Don’t worry, it’s not as bad as it first seemed!

Back in December 2016, the Direct Marketing Association received a leak of the new ePrivacy Regulation, which will apply across the digital single market from March 2018.

The proposal at the time suggested that businesses marketing to other businesses via email would need to gain explicit opt-in consent from individual workers before they could send any marketing emails.

This applied to workers at limited companies, publically limited companies, local authorities, other government departments and limited liability partnerships (corporate subscribers).

This would have had massive ramifications for B2B organisations, but the regulations have been updated and it looks like we’ll be able to keep sending those emails after all!

But how so?

According to the Direct Marketing Association, there is a provision for member states “to ensure that corporate subscriber’s legitimate interests are adequately protected.”

Making it as easy as possible for corporate subscribers to opt-out/unsubscribe from receiving electronic marketing will cover it.*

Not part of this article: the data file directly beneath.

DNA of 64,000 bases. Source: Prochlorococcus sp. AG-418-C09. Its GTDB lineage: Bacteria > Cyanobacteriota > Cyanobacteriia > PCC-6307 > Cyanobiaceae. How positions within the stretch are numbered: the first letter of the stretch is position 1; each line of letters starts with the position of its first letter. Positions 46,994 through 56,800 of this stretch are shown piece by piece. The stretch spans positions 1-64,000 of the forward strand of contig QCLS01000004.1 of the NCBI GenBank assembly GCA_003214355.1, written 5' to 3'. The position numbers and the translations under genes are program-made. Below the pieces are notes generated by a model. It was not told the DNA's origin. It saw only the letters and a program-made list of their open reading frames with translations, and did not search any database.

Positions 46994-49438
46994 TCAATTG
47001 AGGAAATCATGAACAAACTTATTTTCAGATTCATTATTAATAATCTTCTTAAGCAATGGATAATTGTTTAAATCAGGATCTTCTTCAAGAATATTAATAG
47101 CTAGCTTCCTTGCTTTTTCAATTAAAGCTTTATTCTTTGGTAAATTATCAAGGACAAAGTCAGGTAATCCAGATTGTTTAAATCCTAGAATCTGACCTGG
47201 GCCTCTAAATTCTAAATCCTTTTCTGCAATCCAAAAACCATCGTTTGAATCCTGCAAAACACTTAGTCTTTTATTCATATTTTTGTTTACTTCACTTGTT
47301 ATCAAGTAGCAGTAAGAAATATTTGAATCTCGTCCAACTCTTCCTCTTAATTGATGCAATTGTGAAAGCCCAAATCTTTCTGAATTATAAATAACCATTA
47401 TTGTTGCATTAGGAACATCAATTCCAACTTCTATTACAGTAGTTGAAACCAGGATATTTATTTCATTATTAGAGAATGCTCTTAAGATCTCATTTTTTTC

*Okay, okay, it will involve a bit more than this, but we’re expecting the actual text of the regulation to change between now and March 2018, so we’ll be keeping you updated. Just follow the “data protection” category in our news stories.

What about sole traders?

The ePrivacy Regulation treats sole traders and employees of unincorporated partnership differently. If, during the negotiation or completion of a sale, contact details are collected, electronic marketing is only permissible to these groups if:

  • the marketing is for similar products/services
  • the recipient was told at the time that their details would be used for unsolicited direct marketing and could have opted-out
  • a clear opt-out/unsubscribe is available on each and every piece of electronic marketing message that is subsequently sent

In plain English, so long as you tell workers that you might use their details for email marketing when you collect their data, and then make it as easy as possible to opt-out when you actually send the marketing emails, you should be okay.*

*Again, keep following our data protection blogs for changes between now and March 2018

If you’re confused, get in touch for a chat about your data protection and marketing.

When will this happen?

The current ePrivacy Directive (2002/58/EC) will be repealed in March 2018, and coincides with the implementation of the General Data Protection Regulation (GDPR) across the EU.

Who knew data privacy could be so exciting?!?